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'Playboy' Honors Hugh Heffner By Making Him First Solo Male Cover Model In New Issue

When you think of Playboy magazine, Hugh Hefner probably pops into your mind at some point, but definitely when you're not thinking of the cover of the magazines.

No, those are reserved usually for airbrushed women in their early '20s posing in all sorts of ridiculous ways to maximize bodily curvature.

You'd probably never think that the cover of the magazine would ever feature a close up shot of a 39-year-old man's face, but since Hugh Hefner passed away, it only makes sense that Playboy broke tradition at least once and made Hefner the one and only man to ever grace the cover without the presence of a female.

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The image of Hefner will be featured on the magazine's November/December 2017 issue. It was taken back in 1965 by Larry Gordon, and reps from the magazine stated that Hefner had passed away two days before the magazine went to press.

The first six pages of the upcoming issue are all about Hefner's life, and the issue also contains a piece penned by Hugh's son, Cooper.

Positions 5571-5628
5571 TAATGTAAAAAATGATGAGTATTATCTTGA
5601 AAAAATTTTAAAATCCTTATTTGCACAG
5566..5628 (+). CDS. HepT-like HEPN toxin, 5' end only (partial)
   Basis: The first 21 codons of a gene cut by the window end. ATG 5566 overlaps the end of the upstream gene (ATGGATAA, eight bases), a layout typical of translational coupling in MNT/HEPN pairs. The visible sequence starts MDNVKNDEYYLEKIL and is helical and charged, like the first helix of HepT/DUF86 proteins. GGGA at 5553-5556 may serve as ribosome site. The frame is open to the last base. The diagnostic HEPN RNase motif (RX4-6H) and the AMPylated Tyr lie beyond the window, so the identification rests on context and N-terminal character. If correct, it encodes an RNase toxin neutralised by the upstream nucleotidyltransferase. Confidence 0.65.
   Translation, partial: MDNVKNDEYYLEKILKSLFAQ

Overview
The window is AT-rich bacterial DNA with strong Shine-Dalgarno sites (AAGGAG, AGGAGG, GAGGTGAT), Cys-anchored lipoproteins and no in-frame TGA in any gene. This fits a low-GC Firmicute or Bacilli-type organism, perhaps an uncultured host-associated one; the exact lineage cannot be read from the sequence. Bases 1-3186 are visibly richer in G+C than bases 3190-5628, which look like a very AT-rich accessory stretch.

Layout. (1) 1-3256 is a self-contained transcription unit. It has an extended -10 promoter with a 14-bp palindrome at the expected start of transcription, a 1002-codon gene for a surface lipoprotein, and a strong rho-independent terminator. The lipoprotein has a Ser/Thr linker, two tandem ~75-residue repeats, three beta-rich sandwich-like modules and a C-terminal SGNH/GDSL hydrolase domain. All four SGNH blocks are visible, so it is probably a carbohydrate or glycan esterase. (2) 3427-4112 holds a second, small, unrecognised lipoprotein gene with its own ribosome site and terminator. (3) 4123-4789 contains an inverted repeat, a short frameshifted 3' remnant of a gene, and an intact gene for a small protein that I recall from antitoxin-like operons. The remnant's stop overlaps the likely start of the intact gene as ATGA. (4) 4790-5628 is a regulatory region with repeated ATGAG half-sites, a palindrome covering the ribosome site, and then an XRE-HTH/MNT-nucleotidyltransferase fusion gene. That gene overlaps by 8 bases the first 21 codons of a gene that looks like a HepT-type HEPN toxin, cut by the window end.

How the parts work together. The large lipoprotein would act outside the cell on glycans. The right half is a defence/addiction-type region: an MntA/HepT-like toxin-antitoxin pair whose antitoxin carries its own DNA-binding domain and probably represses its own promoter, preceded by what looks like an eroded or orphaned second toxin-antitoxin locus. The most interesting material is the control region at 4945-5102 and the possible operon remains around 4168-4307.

Hefner passed away at 91 years old surrounded by his friends and family. He was buried at the Westwood Village Memorial Park in Los Angeles, right next to Marilyn Monroe. He bought the tiny burial plot 25 years ago for $75,000. 

In many ways Hefner owes the success of Playboy almost entirely to Marilyn Monroe. Hefner had paid $500 for nude photos of the actress, who was popular at the time but nowhere near the mega-star she became years later before her untimely death. Monroe says she originally posed for the nude photos initially because she was strapped for cash, and although Hefner had never asked the actress permission to use the pictures, some believe that Monroe saw the benefit in Hefner's unscrupulous business deal. She ended up becoming a household name as the first issue of the magazine was a smash success, selling some 50,000 copies. 

The two had never even met, but Monroe was pretty much responsible for making Playboy what it is today, and maybe Hefner had something to do with her success as well.

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Hefner's widow, Crystal, spoke with People magazine about her husband's passing, calling him "...an American hero."

"He is in the place he was always certain he wanted to spend eternity. He was an American hero. A pioneer. A kind and humble soul who opened up his life and home to the world..."

There are more than a few people who disagree about the "American Hero" bit, with many people expressing anger over the positivity surrounding Hefner's name after his death.

What was your opinion of the man?

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